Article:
Iraq's new government plans to hold its first official meeting as early as tomorrow with members of the Sunni resistance in an effort to end the brutal violence that has left hundreds of civilians dead across the country.
Representatives of Sunni insurgent forces from the restive western al-Anbar province plan to sit down with members of Prime Minister Ibrahim al-Jaafari's government tomorrow or Saturday, an Iraqi official said on the condition of anonymity.
Experts are not eager to predict whether the meeting will turn the insurgency around, but they believe the talks are an important step toward ending the violence.
"It's pretty important primarily because they have never accepted to talk before," said Patricia Karam of the United States Institute of Peace. "It is the first time the insurgents have shown an indication that they are willing to negotiate."
The group is to include Sunnis from the insurgent hotbeds of Ramadi and Mosul, said the official who works with Iraq's ruling Shi'ite alliance. He did not think representatives of the Baghdad-based insurgency would be present.
"They are looking for positions, for a piece of the Iraqi cake," the official said of the upcoming talks. "They want to get positions in the government. [The government] will offer some, and it will be fine," he added.
The official said the meeting would be the first with the current government led by Mr. al-Jaafari, but there had been previous talks between insurgent leaders and members of former Prime Minister Iyad Allawi's Cabinet.
The government intends to hold a press conference after this week's gathering, he added. He did not say where the meeting would take place.
The official said the talks were part of a broader two-pronged approach to stopping the bombings and killings that have crippled economic progress in Iraq.
Cities and roads across central and western Iraq, including the capital, have come under repeated insurgent attacks, terrifying the civilian population, stalling significant reconstruction and leaving hundreds of Iraqi security forces dead or maimed.
Wire agencies yesterday reported that rebels had ambushed the motorcade of a Kurdish parliamentarian, killing two of his bodyguards in Baghdad. And police said 22 soldiers from Shi'ite southern Iraq were kidnapped in the western desert.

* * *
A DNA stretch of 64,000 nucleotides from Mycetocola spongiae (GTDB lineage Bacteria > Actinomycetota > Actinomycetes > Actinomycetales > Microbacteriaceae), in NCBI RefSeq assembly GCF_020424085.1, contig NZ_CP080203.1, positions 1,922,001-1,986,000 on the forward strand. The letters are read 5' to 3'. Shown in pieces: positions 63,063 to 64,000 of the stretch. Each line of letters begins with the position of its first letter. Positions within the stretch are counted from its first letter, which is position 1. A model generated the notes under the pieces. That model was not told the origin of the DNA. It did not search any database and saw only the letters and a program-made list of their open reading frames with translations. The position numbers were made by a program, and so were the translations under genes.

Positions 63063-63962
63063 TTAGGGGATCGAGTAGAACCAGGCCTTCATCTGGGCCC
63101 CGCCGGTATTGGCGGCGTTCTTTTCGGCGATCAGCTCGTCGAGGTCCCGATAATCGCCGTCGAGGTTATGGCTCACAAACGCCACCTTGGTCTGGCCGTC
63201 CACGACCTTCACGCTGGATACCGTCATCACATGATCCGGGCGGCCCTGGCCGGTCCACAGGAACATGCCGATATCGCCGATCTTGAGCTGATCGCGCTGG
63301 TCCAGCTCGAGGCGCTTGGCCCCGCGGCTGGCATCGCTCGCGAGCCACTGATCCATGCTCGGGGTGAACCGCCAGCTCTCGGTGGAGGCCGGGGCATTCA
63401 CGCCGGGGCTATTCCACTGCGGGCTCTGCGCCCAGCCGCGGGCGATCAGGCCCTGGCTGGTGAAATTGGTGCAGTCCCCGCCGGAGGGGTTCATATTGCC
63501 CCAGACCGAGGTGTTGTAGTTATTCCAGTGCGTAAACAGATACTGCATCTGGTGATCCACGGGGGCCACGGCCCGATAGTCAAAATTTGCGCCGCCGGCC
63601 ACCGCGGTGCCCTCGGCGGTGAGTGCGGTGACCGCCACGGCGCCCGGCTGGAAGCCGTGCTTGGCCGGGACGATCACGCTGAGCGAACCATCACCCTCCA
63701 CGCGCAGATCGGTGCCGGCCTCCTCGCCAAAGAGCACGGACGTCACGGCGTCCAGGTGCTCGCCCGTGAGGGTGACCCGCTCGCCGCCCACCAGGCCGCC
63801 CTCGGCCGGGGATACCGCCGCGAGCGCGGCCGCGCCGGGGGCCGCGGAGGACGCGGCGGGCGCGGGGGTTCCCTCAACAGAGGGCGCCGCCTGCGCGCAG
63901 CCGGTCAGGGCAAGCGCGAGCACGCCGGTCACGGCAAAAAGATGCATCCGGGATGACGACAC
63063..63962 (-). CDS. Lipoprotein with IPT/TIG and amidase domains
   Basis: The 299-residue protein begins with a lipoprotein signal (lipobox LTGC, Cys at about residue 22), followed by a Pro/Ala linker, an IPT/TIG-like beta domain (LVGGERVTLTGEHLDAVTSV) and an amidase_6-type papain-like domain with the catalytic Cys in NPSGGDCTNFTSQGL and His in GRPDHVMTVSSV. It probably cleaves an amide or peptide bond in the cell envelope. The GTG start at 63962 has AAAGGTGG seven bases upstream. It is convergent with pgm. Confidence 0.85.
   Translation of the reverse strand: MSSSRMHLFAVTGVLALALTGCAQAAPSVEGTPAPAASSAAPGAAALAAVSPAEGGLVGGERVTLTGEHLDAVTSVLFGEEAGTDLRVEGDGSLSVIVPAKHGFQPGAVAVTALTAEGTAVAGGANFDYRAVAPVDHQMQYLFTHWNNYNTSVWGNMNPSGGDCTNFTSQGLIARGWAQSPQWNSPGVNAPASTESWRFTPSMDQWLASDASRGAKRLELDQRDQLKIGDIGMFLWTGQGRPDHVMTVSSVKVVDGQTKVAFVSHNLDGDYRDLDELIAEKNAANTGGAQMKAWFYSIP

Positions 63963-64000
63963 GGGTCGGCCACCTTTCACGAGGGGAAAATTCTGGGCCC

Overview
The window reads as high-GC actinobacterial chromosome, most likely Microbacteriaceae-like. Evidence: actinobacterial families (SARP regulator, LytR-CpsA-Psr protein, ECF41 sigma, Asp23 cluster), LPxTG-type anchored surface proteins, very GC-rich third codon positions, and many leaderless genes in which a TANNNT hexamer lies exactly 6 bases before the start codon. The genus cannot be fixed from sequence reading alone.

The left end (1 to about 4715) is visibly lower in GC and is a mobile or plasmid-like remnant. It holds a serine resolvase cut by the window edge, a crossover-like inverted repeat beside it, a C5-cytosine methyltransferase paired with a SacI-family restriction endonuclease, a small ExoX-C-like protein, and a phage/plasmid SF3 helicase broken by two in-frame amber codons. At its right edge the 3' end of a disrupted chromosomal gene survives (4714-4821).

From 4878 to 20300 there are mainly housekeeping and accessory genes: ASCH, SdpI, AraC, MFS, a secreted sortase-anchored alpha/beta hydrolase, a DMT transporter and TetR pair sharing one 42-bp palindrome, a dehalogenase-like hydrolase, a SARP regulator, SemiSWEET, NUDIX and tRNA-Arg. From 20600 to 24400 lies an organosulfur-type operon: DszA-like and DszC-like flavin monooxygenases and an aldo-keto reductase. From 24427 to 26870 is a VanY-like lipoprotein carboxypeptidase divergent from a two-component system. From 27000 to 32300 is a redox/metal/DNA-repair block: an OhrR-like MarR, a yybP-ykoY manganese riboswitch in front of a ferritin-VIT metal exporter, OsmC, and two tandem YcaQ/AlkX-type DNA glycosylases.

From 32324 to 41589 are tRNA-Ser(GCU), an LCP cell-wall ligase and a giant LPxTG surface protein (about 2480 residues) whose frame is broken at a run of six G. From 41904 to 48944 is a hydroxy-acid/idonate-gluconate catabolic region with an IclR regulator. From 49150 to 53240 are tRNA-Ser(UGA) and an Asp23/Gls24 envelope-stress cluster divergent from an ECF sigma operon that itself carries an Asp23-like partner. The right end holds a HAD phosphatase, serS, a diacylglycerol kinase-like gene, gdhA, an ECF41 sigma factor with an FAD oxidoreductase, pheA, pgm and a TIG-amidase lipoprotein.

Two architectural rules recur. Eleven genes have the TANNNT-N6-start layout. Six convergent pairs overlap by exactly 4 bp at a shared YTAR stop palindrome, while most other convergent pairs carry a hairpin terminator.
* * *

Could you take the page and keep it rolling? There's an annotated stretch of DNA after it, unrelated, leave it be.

Apart from the human toll, such attacks keep Iraq's main supply routes unstable, driving up security and delivery costs for the military and private contractors.
The Iraqi government and U.S. Embassy have focused so far on advancing the political process -- writing a new constitution before an Aug. 15 deadline and organizing new elections by the end of the year -- as well as physically taking territory from the insurgents.
"I think they are in progress, they are doing a good job" on both fronts, insisted the official.
Asked about the estimated 900 people killed since the new government was formed on April 28, he pointed to a political vacuum during the three months of negotiations on Cabinet posts.
"The Interior Ministry is passive," he said, but did not elaborate. The ministry is responsible for the development of Iraqi police forces, which often have shown themselves weak under fire.
The official said the current 40,000-strong force attempting to control Baghdad in Operation Lightning would have to remain in place and even expand as the government fights to regain the upper hand in the city.
He also called for a "serious" number of troops to be placed in the area of Ramadi and the border with Syria.
U.S. military analysts admit the current "search-and-cordon" tactics of cleaning out insurgents' hotbeds are only temporary fixes and could only be considered part of a larger anti-insurgent strategy.
"If you clear out Baghdad, you better come in with something else the people want and appreciate, whether putting in sewers or running electrical wire," said Paul Hughes, a retired colonel who served in Iraq and is currently with the United States Institute of Peace.
"I'm not confident that is happening. If we continually chase the insurgents only to have them come back, we are just shadow boxing," he said.
He agreed that the Ministry of Interior had "serious" problems in both personnel, organization and supplying effective support to police detachments.